As non-Muslims cannot usually enter a mosque, I had never been in one before. I thought that the Blue Mosque and the Hagia Sophia might have more similarities; however, once I entered the mosque, it was obvious that the only clearly visible parallel between the two were their domed ceilings. The interior of the Blue Mosque was much more colourful than Hagia Sophia. The Blue Mosque was intricately decorated, and had many windows, making it feel warm and very approachable. The interior of the Hagia Sophia was made of different types of marble and had few windows making the space very dark.

 

 

Hagia Sophia - Painted over crosses bleeding through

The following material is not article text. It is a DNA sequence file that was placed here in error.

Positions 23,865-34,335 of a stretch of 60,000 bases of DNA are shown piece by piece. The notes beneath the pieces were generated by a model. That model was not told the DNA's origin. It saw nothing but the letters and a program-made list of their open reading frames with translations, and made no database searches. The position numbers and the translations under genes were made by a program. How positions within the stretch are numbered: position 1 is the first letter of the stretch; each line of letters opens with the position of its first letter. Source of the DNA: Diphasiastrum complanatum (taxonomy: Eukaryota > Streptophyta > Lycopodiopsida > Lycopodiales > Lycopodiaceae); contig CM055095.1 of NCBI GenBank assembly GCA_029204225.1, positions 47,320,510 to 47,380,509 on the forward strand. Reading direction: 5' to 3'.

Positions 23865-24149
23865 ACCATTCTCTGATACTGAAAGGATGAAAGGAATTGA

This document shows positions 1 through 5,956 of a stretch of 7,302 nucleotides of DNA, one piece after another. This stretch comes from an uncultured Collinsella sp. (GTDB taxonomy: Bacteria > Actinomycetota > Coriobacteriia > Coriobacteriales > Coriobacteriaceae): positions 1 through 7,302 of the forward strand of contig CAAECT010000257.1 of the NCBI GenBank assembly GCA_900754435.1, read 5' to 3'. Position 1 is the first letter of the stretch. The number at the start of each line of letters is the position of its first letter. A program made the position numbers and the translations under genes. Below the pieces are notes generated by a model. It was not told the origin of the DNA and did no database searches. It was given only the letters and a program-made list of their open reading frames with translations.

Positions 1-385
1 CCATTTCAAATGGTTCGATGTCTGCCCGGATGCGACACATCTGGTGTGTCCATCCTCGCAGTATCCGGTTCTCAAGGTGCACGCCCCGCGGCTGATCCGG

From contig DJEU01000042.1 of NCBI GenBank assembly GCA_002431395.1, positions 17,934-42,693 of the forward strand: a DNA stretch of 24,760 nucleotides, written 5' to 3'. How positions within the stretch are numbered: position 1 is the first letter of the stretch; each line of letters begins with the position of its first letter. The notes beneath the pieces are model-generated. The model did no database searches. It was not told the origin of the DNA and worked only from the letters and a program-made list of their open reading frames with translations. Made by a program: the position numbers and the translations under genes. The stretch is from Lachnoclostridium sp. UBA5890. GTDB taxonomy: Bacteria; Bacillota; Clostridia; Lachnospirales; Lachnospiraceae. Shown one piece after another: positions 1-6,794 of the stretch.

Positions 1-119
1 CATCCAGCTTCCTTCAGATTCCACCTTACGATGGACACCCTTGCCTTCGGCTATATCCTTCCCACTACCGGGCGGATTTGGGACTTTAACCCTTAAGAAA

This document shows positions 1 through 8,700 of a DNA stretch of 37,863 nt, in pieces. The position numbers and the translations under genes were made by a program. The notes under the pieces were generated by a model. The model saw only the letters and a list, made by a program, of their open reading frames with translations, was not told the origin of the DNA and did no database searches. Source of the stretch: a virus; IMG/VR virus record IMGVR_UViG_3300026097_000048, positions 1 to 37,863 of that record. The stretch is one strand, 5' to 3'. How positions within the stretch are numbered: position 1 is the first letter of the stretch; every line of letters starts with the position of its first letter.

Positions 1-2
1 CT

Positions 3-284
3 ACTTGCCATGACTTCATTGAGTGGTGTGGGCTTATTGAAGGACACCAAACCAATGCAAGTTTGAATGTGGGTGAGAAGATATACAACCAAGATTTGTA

Hagia Sophia – Painted over crosses bleeding through

Another difference between the two is that the Hagia Sophia was converted from a church to a mosque, and later turned into a museum. When the Hagia Sophia was converted into a mosque all of the Christian symbols and mosaics were covered or removed and today many of the covered ones can be seen bleeding through the paint that hid them for centuries. The Blue Mosque has remained just this – a mosque – and has only Islamic images decorating the walls. It is still used today by Muslims as a space to pray.

 

 

Matt and I inside the Blue Mosque

Matt and I inside the Blue Mosque (For girls – you had to cover your hair)